Obama, more business's are closing everyday because of all the new regulations that they have to enforce....more taxes against business and now Obama care will take care of the remaining full time people when started in 2014
We won't know until Romney provides some detail of his accountability level within Bain Capital particularly related to acquisitions of other companies; and would depend some one Romney's previous positions as well.
A clear understanding must be established of what sort of decisions he took part in, or was able to take part in during his time there, and how those decisions, or potential lack thereof, affected employees of companies that "did business" read: get bought out by, or divested to) Bain Captial. While I have little information about the company's doings, and much less info that I could consider to be unbiased by its unabashed leftist or rightist leanings, I get the idea that "doing business" with Bain Capital led to at least *some amount* of eliminating high-paying US jobs in favor of lower-paying equivalent jobs in foreign countries without the "crippling" cost of US labor imposed by such things as minimum wage, FMLA, OSHA adherence, EPA adherence, and other related "excessive labor costs" imposed by Federal regulations to keep American laborers safe & productive.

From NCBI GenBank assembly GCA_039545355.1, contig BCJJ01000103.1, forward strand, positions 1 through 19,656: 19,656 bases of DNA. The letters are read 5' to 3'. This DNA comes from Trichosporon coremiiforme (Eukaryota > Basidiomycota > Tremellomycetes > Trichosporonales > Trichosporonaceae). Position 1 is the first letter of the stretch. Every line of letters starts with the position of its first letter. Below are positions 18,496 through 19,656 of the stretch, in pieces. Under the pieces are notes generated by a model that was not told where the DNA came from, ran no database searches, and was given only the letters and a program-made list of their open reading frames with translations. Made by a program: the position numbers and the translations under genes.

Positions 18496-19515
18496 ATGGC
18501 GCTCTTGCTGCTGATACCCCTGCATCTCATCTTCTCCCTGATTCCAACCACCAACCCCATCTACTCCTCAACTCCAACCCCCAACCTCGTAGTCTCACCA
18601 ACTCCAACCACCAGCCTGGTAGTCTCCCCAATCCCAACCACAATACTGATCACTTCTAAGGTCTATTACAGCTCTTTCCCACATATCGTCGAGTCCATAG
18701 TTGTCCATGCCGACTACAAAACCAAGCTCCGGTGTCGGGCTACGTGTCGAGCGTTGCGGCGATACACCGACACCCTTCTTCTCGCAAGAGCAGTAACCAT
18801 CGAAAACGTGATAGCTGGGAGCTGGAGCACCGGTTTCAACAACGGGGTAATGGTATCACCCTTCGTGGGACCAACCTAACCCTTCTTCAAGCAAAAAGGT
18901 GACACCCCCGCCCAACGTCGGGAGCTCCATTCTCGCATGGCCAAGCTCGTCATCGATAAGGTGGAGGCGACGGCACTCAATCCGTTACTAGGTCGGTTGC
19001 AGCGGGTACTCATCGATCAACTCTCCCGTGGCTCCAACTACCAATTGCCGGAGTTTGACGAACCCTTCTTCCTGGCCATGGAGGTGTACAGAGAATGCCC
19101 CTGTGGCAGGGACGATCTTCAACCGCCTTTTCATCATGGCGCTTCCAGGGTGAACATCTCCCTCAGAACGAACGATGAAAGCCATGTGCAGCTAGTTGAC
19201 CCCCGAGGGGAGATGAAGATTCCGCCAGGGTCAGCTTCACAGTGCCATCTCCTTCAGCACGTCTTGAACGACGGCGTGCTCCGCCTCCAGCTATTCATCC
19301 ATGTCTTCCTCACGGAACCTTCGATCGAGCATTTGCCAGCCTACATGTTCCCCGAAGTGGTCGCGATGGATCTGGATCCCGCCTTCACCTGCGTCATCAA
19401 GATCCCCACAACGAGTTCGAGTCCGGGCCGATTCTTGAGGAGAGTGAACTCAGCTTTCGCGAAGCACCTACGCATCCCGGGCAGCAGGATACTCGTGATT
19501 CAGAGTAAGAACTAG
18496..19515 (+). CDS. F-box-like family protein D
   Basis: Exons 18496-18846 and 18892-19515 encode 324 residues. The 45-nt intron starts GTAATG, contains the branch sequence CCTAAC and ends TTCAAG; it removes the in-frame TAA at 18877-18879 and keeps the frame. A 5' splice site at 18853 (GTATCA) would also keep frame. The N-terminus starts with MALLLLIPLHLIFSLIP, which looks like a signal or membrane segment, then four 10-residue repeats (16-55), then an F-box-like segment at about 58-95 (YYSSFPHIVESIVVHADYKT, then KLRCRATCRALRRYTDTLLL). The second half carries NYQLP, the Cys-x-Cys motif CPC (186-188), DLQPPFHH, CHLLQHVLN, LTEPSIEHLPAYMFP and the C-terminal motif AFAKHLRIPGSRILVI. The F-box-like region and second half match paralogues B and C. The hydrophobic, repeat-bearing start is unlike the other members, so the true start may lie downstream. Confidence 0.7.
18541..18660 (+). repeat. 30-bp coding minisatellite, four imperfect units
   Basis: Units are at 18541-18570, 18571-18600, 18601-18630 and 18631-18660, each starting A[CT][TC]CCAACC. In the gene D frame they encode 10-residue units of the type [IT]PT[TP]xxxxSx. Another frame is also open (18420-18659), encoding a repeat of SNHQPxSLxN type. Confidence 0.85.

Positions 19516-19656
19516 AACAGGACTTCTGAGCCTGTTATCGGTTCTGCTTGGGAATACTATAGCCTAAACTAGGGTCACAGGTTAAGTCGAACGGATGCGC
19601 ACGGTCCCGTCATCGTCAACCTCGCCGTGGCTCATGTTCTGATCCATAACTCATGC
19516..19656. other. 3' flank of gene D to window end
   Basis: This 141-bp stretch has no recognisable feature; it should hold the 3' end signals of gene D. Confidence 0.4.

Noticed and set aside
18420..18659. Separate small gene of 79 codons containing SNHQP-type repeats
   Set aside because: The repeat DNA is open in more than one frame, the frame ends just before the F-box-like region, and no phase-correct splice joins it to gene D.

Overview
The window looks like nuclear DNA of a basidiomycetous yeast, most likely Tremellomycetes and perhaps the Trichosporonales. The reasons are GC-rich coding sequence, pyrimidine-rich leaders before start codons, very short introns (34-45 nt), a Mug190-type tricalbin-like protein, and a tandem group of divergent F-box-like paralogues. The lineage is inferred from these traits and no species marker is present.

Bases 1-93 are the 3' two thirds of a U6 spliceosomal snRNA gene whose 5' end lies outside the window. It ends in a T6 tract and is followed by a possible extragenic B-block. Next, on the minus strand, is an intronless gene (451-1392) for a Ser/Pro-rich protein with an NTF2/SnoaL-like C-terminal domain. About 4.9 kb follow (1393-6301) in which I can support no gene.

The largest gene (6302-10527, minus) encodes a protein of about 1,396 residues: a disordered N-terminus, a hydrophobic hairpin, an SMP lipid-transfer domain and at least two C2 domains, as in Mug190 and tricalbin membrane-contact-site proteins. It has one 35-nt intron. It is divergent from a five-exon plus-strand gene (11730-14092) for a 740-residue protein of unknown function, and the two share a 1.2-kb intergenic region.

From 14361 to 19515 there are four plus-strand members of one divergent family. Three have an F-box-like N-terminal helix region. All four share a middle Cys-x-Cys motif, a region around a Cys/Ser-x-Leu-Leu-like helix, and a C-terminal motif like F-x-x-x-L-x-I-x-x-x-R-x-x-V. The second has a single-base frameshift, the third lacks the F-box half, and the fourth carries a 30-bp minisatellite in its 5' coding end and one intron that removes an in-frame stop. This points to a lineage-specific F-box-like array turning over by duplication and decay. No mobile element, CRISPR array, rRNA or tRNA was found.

The wiki for Bain Capital currently reads like huge slam piece as far as job creation vs job deletion goes, upon analysis:
Not sure how well I trust the wiki's accuracy.
Either way, it should be made clear up front that neither presidential candidate has directly created nor downsized a job. Their decisions and policies, on the other hand, have certainly been indirectly responsible for both gains and losses in employment. Sometime's it's not always Obama's fault when thing's fall through, and I give Romeny the same benefit of the doubt - though it must be said that Romney wasn't repeatedly roadblocked by congress in his work at Bain, as Obama has been in his work as the US President.
If you're asking which candidate's election will result in the creation of more jobs, that's just a crap-shoot, you probably already knew bore asking, as that's that way it always has been.
Then we have the reality that unemployment figures alone are poor indicators of (true unemployment itself, for one thing) but also many other things that we tend to see as crucial function of quality of life, wealth distribution, and other metrics, and unemployment rates can be a notoriously poor indicator of more meningful metrics, like the average family's cumulative change in disposable income, and net worth, over the last 4 years, or the last 4-8 years, the last 20 years. And of course there's all the numbers-fudging with unemployment tracking that stems, for one thing, from what's considered by the outlet as a "good job" or not, particularly with so many people in people with my situation (unemployed/underemployed college graduates holding 4-year degrees in outsourced industries like engineering, architecture and math.